November 8, 2013

"They're gonna laugh at you. They're all gonna laugh at you."
What really drift me to the theatre watching this highly unnecessary remake was Chloƫ Grace Moretz herself. I wanted to see how she could top of Sissy Spacek's goggled eyes, hopeful smile and awkward gestures in portraying Carrie in Brian De Palma's 1976 classic horror adaptation from Stephen King's book with the same title. I didn't set any expectations, but I was curious, what would they twist this time? Because you know that a remake WILL NOT exceed its original; universal knowledge there, mate. So, I gave the classic 4.5/5, how about this Kimberly Peirce's one baby remake?

The story centered on Carrie White (Chloƫ Grace Moretz), a shy & awkward teenager whose mother, Margaret (Julianne Moore) was a mad-fanatic who kept her from society by dressing her in an old-lady clothes and praying-together moment. Carrie was a target of bully in her school, which culminated when she had her first period and was hysterical about it, making the queen-bees of her school, Chris Hargensen (Portia Doubleday) and Sue Snell (Gabriella Wilde) making fun of her by throwing tampons at her while taping it and later posted it in youtube. The event led to a punishment from the gym teacher Ms. Desjardin (Judy Greer), telling the girls to do squats or no prom for them. Of course, Chris refused and she was crossed out from the prom's guest list immidiately. Feeling at rage, Chris then planned a diabolical set up by her bad-boy boyfriend Billy Nolan (Alex Russell). But, Sue Snell was sorry for what she did to Carrie and decided to make it up to her by telling her boyfriend, lacrosse-star Tommy Ross (Ansel Elgort) to take her to prom with him. Carrie refused at first, but she finally tempted to say yes. On the other hand, Carrie discovered that she could do things regular people 'rarely' did, as in moving things by thoughts (ehm, telekinesis). And that very ability my friend, was what caused the phenomenal fiasco later on.

The very fact that this remake was so faithful to De Palma's was just ... BORING. The dialogues were pretty much the same and only some steers were done, like the gym class became pool volleyball, no more slow motion nudity in the shower room, and that bed-flying-exorcist-like scene. Even that kid who shouted "Creepy Carrie!" was there. The only thing that differentiated the remake from De Palma's were the casts (hotter Snue, funnier Ross, bitchier Chris, baldier Nolan), the prologue (missing umbilical cord was forgiven) and different ending (Carrie showed a mercy). And of course, Marco Beltrami's maximizing scores. Though it was also improved by the more advanced digital effects, the remake was somehow intended to avoid the 2013 set (despite the iPhone recording, Carrie still went to the library, borrowed stack of encyclopedias rather than just open a laptop and type The pace was well-maintained and engaging, making the entire 100 minutes pretty much watchable though lack of twists and surprises forcing my brain to face familiarities. The gore and thrill were well executed, though still couldn't top off De Palma's flying sharp objects mixed with shuddering then complete silent with only the sound of blood dripping and bucket dropping presented. But then, the prom climax was a big dissapointment to me, missing the gore there, only Moretz doing some Balinese dancing and ordering things to fly while dripping in pig's blood. The humors did its job ("I can see your dirty pillow!", man that never out of era). Unfortunately, I missed De Palma's rotating collage of Carrie's schoolmates laughing with Margaret's voice saying "They're gonna laugh at you ... they're gonna laugh at you ..." over and over again while Carrie was dripping in blood. THE MOST EPIC MOMENT. And there wasn't any here in the remake.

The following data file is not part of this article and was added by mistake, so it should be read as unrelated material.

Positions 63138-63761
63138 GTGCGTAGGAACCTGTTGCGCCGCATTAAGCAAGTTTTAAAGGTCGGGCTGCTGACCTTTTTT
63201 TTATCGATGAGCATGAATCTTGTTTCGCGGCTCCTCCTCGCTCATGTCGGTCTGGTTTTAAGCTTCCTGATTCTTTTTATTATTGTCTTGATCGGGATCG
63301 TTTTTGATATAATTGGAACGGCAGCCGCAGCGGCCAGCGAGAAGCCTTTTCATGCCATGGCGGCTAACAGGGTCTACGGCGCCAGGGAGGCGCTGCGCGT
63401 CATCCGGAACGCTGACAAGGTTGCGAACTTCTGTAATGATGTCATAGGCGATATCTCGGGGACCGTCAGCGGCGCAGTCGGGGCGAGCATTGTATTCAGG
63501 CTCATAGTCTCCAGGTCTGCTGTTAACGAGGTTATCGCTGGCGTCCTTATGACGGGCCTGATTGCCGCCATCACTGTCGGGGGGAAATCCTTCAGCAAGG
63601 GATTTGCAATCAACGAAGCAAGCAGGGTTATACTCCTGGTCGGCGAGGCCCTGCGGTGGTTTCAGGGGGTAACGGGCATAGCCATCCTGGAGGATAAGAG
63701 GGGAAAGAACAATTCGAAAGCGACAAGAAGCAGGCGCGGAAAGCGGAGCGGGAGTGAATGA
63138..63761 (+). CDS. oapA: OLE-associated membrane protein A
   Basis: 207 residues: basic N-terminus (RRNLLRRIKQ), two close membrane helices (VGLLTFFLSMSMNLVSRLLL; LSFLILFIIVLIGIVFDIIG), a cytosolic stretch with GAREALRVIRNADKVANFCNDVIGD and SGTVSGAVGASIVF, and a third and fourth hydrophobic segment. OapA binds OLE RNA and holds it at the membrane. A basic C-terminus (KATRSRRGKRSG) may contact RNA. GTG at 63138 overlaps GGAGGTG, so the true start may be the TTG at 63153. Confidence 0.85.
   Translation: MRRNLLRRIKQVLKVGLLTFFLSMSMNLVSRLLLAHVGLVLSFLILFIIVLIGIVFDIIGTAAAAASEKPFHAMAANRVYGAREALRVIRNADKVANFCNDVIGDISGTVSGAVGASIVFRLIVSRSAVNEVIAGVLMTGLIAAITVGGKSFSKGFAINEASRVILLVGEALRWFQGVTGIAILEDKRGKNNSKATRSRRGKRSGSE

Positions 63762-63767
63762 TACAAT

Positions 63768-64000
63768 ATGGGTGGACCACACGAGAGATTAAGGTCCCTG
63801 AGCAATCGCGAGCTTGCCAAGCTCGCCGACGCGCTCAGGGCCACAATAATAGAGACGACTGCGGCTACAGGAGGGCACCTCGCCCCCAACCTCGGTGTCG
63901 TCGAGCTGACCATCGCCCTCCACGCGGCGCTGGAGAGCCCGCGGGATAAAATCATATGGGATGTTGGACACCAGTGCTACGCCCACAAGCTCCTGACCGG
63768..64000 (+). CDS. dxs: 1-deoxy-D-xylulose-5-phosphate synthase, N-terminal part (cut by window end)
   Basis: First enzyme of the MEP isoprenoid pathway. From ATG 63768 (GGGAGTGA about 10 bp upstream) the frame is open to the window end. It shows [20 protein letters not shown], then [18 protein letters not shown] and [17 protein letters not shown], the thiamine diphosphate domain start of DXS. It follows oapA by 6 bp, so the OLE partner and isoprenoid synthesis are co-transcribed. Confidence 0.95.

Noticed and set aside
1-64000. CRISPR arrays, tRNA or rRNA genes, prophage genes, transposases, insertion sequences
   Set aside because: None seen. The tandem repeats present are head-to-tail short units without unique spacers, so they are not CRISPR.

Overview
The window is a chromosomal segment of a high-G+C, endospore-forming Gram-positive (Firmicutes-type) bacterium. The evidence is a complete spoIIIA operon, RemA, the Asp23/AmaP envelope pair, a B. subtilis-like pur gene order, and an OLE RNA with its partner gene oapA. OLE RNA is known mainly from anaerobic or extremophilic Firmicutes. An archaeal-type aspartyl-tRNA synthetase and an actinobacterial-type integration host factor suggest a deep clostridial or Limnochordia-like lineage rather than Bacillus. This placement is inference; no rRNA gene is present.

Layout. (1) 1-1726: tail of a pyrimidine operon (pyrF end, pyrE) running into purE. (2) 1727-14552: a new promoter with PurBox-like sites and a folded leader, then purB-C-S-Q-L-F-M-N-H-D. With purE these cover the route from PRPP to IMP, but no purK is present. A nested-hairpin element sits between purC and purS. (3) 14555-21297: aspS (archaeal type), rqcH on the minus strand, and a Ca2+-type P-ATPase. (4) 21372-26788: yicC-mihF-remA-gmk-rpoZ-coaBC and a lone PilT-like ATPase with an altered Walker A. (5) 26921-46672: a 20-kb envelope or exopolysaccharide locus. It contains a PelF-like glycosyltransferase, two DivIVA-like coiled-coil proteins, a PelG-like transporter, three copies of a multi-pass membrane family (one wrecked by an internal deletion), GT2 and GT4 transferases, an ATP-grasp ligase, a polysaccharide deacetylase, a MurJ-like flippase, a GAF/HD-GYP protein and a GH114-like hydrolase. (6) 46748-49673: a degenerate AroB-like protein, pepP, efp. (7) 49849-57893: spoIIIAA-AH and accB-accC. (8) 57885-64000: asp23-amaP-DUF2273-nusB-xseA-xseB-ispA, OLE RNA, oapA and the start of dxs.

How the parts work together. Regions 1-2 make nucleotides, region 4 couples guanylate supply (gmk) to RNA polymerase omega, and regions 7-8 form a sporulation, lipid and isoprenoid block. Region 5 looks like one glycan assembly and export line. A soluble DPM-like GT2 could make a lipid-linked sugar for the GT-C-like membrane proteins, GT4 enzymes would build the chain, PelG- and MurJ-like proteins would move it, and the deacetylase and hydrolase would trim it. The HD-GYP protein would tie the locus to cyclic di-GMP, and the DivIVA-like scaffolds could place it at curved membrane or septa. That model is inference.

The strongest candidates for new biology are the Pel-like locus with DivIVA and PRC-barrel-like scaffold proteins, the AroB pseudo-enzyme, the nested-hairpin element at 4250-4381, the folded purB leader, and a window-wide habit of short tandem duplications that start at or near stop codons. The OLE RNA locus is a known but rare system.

Moore was definitely the star of the show. When Piper Laurie's Margaret was more hysterical, Moore's Margaret was more calculated, precised and careful, calmer and still as nuts and diabolical as ever. Judy Greer stole the scenes in portraying caring and respectful gym teacher Ms. Desjardin, the contrary of Betty Buckley's I-have-no-idea-what-i-am-doing-here Miss Collins in the 1976 classic. Wilde's Sue Snell was even prettier, taller and blonder than Amy Irving's. Portia Doubleday was bitchier Chris compared to Nancy Allen's. Elgort's Ross was more charming, witty and funny than William Katt's. Alex Russell's Nolan couldn't top of John Travolta's, of course; he got no suave. But, the real problem here is Moretz herself. If I split her performance into love-hate relationship, well I indeed loved her performance, but I didn't see Carrie in her like I see Carrie in Spacek. Moretz was just being moretz, with the slightest belief of her getting bullied whatsoever. She played great, but she just wasn't Carrie.

Finally said, this highly unnecessary remake was fun to watch, still. Recommended or not, be your own judge. But I DO recommend you to watch the classic one.

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